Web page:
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Associated Press
Drummer Charlie Watts

Watts shines light on Stones’ 50th, jazz project

– Even though he’s played in the same rock ’n’ roll band for nearly 50 years, Charlie Watts still prefers playing jazz.

So during his breaks with the Stones, Watts has played jazz, not rock, and that legacy continues with his latest venture, The A, B, C, and D of Boogie Woogie. The quartet recently released “Live in Paris” from one of its shows during a recent 10-show run at the club Duc des Lombards.

Watts recently spoke to The Associated Press about the project, as well as what’s being planned for the Rolling Stones’ 50th anniversary next year.

Q. Is there a big difference in playing drums in a jazz band from playing in a rock band?

A. I don’t play power drums; they just turn the knobs up now. Yes, it’s much more physical to play rock ’n’ roll, especially with the volume that you play at – that they play at, they being guitar players – as opposed to playing this with a tenor saxophone player or trumpet player. The volume is all the same, particularly with the A, B, C, and D of Boogie Woogie, obviously two are piano players. To play well with a piano player, you have to be able to play – there’s a lot of control needed. And you’re playing almost acoustically.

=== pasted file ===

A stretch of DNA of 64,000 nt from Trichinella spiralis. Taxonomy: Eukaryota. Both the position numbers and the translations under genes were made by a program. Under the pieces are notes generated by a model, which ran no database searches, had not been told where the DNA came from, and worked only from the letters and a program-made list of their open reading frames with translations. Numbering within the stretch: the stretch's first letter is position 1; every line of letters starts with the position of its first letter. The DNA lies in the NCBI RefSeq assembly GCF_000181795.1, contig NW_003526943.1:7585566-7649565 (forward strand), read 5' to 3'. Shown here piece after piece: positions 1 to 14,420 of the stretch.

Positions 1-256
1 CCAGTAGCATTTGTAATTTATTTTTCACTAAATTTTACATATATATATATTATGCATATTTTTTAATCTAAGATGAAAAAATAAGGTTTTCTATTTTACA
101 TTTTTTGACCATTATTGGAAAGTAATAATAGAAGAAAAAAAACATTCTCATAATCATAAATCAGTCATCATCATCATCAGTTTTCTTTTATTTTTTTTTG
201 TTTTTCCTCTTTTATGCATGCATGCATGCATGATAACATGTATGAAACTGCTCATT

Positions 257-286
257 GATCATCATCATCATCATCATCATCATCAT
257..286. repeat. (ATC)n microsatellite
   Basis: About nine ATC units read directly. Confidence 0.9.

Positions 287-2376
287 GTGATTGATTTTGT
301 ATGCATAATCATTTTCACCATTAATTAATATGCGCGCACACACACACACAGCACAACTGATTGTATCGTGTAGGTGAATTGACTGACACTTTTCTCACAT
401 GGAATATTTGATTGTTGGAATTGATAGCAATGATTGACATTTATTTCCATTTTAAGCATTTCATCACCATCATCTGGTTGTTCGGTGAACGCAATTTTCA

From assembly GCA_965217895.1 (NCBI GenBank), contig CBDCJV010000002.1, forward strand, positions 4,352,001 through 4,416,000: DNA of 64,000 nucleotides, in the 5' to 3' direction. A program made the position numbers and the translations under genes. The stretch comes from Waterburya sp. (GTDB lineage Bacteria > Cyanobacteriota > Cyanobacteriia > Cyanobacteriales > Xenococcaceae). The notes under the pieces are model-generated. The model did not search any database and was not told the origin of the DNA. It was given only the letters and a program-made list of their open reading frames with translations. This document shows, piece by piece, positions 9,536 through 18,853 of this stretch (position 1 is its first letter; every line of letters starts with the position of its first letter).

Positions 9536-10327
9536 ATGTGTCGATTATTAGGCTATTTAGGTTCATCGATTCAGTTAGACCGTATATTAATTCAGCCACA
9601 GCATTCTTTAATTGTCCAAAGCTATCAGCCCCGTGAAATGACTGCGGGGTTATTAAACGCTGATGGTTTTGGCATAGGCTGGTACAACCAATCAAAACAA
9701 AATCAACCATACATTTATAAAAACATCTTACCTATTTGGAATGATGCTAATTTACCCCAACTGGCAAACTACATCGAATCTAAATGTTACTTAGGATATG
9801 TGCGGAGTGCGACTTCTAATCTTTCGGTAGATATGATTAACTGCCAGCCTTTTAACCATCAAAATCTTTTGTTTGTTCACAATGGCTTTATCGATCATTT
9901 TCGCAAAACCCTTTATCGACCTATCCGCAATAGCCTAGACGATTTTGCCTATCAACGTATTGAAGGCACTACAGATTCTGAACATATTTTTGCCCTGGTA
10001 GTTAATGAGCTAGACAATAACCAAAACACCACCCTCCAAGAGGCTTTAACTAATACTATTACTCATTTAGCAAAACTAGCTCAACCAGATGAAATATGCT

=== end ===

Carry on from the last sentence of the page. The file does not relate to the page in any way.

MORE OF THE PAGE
Q. So what’s next for you?

A. I think we’re going to be doing a lot of 50th anniversary stuff, we, the Rolling Stones.

Q. Like a tour or an album?

A. No, just other things. Fifty years of things. A documentary, well, they haven’t approved it yet. I haven’t seen it, but we worked on that earlier this year. Books and things like that. There will be other things that the 50 years mean. And touring, we haven’t gotten that far. We’re still talking about the color of the back page of the book, so we’ll see what happens.

Q. Fifty years? Marriages don’t often last that long.

A. When I joined the Rolling Stones ... I thought it would last a few months, because that’s what bands last. I’d been in a lot of bands up until then that lasted two or three months. Then it became three years. I thought that’s it, it won’t. ... We’re very fortunate. One of the ways that it lasted so long isbecause we have a huge fan base, and I don’t mean that in a conceited way, but it is that. ... with the Rolling Stones it’s people saying, “It’s the fans,” people saying, “Yes, you should.” And indeed it’s us saying, “We’ll play New Haven,” and if people come, you know, that keeps it going on and on.